BECK index / Contents / Index to Gospel Passages


Harmony, Synthesis, and Interpretation

Translated, Edited, and Written
by Sanderson Beck

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The purpose of this book is to communicate the teachings of the Christ as they were given through the man Jesus. In my opinion Jesus is the greatest spiritual teacher and benefactor of humanity who has ever lived. After his lifetime the most influential religion in the world began to develop. Yet many of the doctrines, methods, and actions of those people involved in the Christian religion have caused many conscientious people to cringe and doubt the value of the religion.

The focus here is on the life of Jesus and what he taught. It is my belief that his teachings are universal and when applied are a most practical way to long-lasting happiness both for individuals and for society. Unfortunately these teachings have been lived to the full by very few individuals and only occasionally by small segments of society.

By loving more, one's inner joy increases; and though difficulties and persecutions aimed at the loving one may occur, even these, if met with love, bring blessings to those in negativity and stimulate reform in the society. Today many people are searching for ways to improve their lives, and material values have not really satisfied that inner longing for spiritual fulfillment and peace of mind. This book is for everyone who wants to gain a deeper understanding of truth and the spiritual process of life, whether they be Christians, Jews, Muslims, Hindus, Buddhists, philosophers, or agnostics. Spiritual teachings are universal and may be applied by anyone who desires to become a better person and live a more joyful and loving life.

This book has three parts: a Harmony, a Synthesis, and an Interpretation. Since the emphasis is on the life and teachings of Jesus, the ancient texts have been organized around this central focus for the sake of the reader. In the Harmony all of the four traditional Gospels According to Mark, Matthew, Luke, and John have been presented along with the recently discovered, apocryphal Gospel According to Thomas. Thus the reader may compare each of the different versions on every incident and teaching. Every line of the four gospels that appears in the traditional Nestle text (plus John 5:3-4, which is usually added) has been translated and appears somewhere in the Harmony, as do all of the sayings from Thomas. At the end of each passage the lines translated are indicated, and any line may be looked up in the Harmony by consulting the Index.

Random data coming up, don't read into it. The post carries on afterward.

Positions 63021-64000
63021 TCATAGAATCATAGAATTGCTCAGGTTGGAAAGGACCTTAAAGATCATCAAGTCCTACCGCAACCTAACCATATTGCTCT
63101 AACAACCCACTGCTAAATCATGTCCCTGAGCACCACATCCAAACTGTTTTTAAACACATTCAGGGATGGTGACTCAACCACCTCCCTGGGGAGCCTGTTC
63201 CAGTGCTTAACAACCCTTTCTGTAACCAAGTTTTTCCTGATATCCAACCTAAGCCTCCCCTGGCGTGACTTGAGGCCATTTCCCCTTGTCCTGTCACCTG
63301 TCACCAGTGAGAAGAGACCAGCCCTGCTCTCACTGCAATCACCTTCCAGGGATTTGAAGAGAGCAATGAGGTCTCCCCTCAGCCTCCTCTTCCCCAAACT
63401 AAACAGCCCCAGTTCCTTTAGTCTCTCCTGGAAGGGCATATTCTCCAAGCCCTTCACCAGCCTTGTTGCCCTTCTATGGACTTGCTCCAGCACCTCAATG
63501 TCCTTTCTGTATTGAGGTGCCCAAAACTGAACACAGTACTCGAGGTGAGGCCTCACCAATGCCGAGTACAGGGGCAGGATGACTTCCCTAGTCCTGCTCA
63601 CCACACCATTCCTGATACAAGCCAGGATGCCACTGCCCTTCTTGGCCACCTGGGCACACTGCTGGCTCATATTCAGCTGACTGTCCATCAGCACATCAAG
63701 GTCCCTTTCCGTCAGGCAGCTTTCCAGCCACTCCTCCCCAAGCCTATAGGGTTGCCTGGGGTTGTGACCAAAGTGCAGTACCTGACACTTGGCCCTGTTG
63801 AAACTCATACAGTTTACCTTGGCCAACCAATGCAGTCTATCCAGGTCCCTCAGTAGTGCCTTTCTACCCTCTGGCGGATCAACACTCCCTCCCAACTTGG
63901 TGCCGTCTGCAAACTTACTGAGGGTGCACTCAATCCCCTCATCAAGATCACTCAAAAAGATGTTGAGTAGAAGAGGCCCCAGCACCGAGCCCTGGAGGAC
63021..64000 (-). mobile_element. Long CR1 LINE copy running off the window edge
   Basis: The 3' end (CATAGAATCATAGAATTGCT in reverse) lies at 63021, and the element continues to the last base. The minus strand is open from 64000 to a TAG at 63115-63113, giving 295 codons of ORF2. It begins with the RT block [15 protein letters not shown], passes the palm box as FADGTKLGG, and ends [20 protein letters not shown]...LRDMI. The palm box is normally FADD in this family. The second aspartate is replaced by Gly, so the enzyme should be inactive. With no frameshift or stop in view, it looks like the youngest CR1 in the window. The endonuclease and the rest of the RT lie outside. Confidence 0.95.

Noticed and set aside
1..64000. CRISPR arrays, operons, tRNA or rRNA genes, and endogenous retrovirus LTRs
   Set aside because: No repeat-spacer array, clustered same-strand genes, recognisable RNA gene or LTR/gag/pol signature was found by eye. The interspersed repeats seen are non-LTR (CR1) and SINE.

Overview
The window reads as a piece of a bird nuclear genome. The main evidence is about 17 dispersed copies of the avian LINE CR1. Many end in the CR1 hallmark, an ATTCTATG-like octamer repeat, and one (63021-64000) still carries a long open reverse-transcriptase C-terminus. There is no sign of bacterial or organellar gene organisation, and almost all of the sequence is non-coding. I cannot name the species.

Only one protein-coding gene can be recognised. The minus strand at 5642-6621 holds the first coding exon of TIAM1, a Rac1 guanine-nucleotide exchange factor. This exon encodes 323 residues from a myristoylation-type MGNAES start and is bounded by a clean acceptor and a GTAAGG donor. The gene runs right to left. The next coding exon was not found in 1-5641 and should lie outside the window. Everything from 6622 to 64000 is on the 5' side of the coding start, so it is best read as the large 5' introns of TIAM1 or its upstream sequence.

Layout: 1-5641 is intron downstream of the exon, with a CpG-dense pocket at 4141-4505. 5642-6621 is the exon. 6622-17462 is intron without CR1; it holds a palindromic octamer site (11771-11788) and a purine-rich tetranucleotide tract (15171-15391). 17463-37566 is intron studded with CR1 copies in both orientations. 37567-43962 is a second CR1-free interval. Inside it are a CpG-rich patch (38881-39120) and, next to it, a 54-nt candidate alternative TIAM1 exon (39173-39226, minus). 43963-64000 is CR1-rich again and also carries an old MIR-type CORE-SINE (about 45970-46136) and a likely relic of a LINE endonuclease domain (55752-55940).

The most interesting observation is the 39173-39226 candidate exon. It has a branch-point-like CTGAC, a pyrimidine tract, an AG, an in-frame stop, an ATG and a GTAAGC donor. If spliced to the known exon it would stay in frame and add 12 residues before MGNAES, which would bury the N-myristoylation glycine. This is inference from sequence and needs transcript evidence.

Though the numbered years of our common era were supposed to have been based on the birth of Jesus, the one called Christ, it is likely that he was born about 6 BC. According to evidence in the Gospel According to John the public ministry of Jesus lasted about three years. Jesus was executed by the Roman punishment of crucifixion in Jerusalem about 30 CE.

Jesus was the oldest child in his family but had four brothers: James, Joseph, Judas, and Simon, and also sisters. Apparently after witnessing the resurrection James became the acknowledged leader of the early Christians in Jerusalem. The letter in the New Testament by James is attributed to him. According to the Jewish historian Josephus, James was accused by Ananus, the high priest in Jerusalem, of breaking the Jewish law. James was stoned to death in the year 62; this caused Ananus to lose his position, because he had not gained Roman approval for the capital punishment.

No evidence of any writing by Jesus exists, and what we know of his life is contained in the gospels. The word "gospel" is a middle English translation of the Greek Euangelion, which means literally a good message or good news; the word "angel" comes from the Greek word for a messenger.

Scholars generally agree that Mark was the first gospel to be written but probably not until about thirty years after the crucifixion. According to Papias, the bishop of Hierapolis in the early second century, John the elder said that Mark had been Peter's interpreter and wrote down as accurately as he could everything he heard from Peter of the Lord's sayings and actions. Though shorter because of fewer parables and teachings, Mark gives more details on specific incidents than the other gospels. In the Harmony Mark's version of each incident is usually given first.